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pH

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    Original western terminus of the CPR

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  1. Street running in the snow: https://www.railpictures.net/photo/748541/
  2. I'm sure I've read that in a group of 26 or more, the odds are better than even that 2 people will have the same birthday. I can't remember where I read it, but the figure of 26 did stick.
  3. Since the original question emphasized George the Fifths, one from ‘Locomotives Illustrated #54 - LNWR 4-4-0s’: George the Fifth 2282 at Hatch End with a down Class D express goods in July 1926.
  4. Kevin, I don’t mean to suggest you’re being a smartass! You’re saying what you know. I knew a bit more - if I had just left it at that, I would have been acting the smartass.
  5. To be a smartass - because they were in power class 5 and were painted black! There is, of course, more to it than that. Stanier introduced two classes of 4-6-0 on the LMS in 1934. One was a class 5: https://en.wikipedia.org/wiki/LMS_Stanier_Class_5_4-6-0 the other was a class 5X ( somewhere between a class 5 and a class 6, later upgraded to a class 6): https://en.wikipedia.org/wiki/LMS_Jubilee_Class As you can see, they are similar in appearance, though if you look you will see quite a few differences. The Jubilees, being primarily express passenger engines, were painted maroon. The class 5s, intended as mixed traffic engines, were black. The different colours were a quick way of distinguishing between the two classes. Edit. They had other nicknames - Mickeys and Hikers, at least.
  6. Polmadie Duchesses regularly went to Edinburgh Princes Street station from Glasgow Central.
  7. And that is a point. CJ Allen in “British Pacific Locomotives” says ‘most’ of the Cities were taken to the cities they were named after for naming ceremonies, even though it could mean travelling over lines from which they would normally be barred. (6251 came off the road in Nottingham station after the ceremony.) Does anyone know which of the Cities were named in their namesake cities? And was 6237 one of them?
  8. James, what’s the problem? I don’t have any difficulty posting photos.
  9. Train derailment in designer colours: http://globalnews.ca/news/7334513/drone-video-massive-train-derailment-hope-bc/ Commercial potash can vary in colour from white to quite dark red, depending on the amount of iron salts it contains. Fortunately, nobody was injured in the derailment. The potash is being described as non-hazardous, but it is now raining there and potash is soluble. I’m not sure dumping hundreds, if not thousands, of tons into a major river (that’s the Fraser right beside the tracks) is altogether a good thing.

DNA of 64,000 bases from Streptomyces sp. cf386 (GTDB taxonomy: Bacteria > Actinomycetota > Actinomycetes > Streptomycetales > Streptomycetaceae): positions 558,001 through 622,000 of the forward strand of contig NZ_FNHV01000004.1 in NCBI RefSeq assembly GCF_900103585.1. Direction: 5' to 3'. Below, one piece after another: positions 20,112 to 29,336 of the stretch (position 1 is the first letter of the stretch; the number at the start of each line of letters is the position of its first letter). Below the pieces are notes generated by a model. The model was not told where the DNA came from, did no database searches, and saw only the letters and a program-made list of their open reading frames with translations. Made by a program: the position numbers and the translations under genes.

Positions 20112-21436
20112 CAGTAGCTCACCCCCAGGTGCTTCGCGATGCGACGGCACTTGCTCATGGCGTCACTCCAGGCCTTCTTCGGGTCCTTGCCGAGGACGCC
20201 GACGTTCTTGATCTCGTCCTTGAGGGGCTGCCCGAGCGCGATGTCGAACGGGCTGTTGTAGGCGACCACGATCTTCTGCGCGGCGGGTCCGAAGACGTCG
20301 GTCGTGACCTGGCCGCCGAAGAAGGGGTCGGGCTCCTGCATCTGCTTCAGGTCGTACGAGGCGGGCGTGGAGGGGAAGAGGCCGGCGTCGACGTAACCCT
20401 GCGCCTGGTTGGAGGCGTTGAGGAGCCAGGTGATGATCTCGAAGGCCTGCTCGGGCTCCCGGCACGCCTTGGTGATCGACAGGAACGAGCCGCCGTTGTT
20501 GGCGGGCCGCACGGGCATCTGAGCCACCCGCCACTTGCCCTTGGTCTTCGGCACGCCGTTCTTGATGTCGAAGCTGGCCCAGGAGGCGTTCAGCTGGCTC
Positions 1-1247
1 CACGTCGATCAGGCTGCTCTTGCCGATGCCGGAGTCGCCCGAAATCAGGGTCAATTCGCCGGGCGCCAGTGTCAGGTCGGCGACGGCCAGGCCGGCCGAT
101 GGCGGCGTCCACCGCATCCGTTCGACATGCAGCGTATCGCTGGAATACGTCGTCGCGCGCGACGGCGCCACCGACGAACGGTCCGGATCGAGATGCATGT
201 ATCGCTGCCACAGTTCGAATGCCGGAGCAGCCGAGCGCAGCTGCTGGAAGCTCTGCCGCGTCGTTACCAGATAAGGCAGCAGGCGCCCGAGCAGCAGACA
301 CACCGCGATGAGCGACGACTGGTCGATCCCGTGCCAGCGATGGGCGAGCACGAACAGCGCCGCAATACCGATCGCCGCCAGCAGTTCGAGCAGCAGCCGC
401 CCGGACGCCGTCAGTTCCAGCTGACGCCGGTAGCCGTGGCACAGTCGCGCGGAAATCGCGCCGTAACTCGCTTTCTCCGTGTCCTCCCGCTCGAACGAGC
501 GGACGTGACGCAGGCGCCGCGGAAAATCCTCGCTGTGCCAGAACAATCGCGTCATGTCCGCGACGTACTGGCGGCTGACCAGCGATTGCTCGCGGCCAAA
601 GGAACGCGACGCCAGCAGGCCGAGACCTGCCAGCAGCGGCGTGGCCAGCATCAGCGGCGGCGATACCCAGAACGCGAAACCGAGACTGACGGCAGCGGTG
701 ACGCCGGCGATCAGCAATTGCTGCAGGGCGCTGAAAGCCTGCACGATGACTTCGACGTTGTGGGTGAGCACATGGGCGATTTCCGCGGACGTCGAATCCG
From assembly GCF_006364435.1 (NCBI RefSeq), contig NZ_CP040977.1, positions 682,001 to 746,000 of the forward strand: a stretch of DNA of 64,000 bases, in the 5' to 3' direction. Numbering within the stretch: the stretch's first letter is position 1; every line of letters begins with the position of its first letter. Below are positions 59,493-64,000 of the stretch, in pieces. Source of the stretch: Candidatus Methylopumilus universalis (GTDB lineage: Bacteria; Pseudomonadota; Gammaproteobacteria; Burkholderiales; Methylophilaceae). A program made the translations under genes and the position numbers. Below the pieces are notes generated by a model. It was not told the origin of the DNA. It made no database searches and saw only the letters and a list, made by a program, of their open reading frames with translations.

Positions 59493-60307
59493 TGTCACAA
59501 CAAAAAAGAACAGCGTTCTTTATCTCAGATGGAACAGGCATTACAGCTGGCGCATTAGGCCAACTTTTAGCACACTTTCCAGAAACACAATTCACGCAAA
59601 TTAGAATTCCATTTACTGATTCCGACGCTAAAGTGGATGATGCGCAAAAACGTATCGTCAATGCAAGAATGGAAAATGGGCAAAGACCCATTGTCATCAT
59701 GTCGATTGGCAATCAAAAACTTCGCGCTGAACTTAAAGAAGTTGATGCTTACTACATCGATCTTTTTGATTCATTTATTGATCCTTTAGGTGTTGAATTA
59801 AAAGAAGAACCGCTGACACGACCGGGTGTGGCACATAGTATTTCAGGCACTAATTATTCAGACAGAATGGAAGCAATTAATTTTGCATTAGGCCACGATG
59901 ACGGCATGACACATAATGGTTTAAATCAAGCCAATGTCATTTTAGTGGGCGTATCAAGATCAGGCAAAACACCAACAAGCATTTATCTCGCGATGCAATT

10. Oh yes, they do! Ask me how I know (or better - don’t ask me!).
  11. I can’t work out what direction the light is coming from in this picture. Is it perhaps a composite? https://www.railpictures.net/photo/747937/
  12. pH

    Hornby Clan

    OK - forget that last post! There’s a very clear three-quarters rear picture of the fireman’s side of 72008 in the ‘Gallery’ section of the Clan Project website showing a fitting in the position described. That fitting is a socket for a portable Bryson tablet catcher. These would normally be folded up against the cabside, and only hinged down for use in tablet exchange, so would not foul the loading gauge. Locomotives regularly used on the ‘Port Road’ to Stranraer, such as the Kingmoor Clans (72005 to 72009) would be fitted with these sockets. (Some Jubilees had them as well.) The Polmadie Clans (72000 to 72004) did not have regular duties to Stranraer, so would likely not have had the fitting. Edit to add - there was some discussion of tablet catchers on ‘Clans’ in this (much!) earlier page of this topic: https://www.rmweb.co.uk/community/index.php?/topic/224-Hornby-clan/page/3/
  13. pH

    Hornby Clan

    Is it a bracket to hold a label with the driver’s name on it? (Don’t laugh!) They were fitted on Britannia’s, immediately above the numbers, at least on the driver’s side. I don’t know about Clans, though.
  14. The Pacer never ran on the Hydro railway between Vancouver and New Westminster - the line had long since been cut back at the Vancouver end. During Expo86 it ran a regular route from New Westminster to Abbotsford on the BC Hydro Railway.
  15. While out grocery shopping this afternoon, we were held up at a level crossing by empty tanks being taken to the fuel storage facility at Ioco. Here are GP38AC #3011 and GP38-2 #7304 on the crossing: and here's a closeup of #7304, in its increasingly tatty Delaware and Hudson colours: It must be due for a repaint very soon. I wonder if they might redo it in D&H colours, as it's one of the last two still in that colourscheme, and CP have done a few units in 'heritage' CP colourschemes recently.
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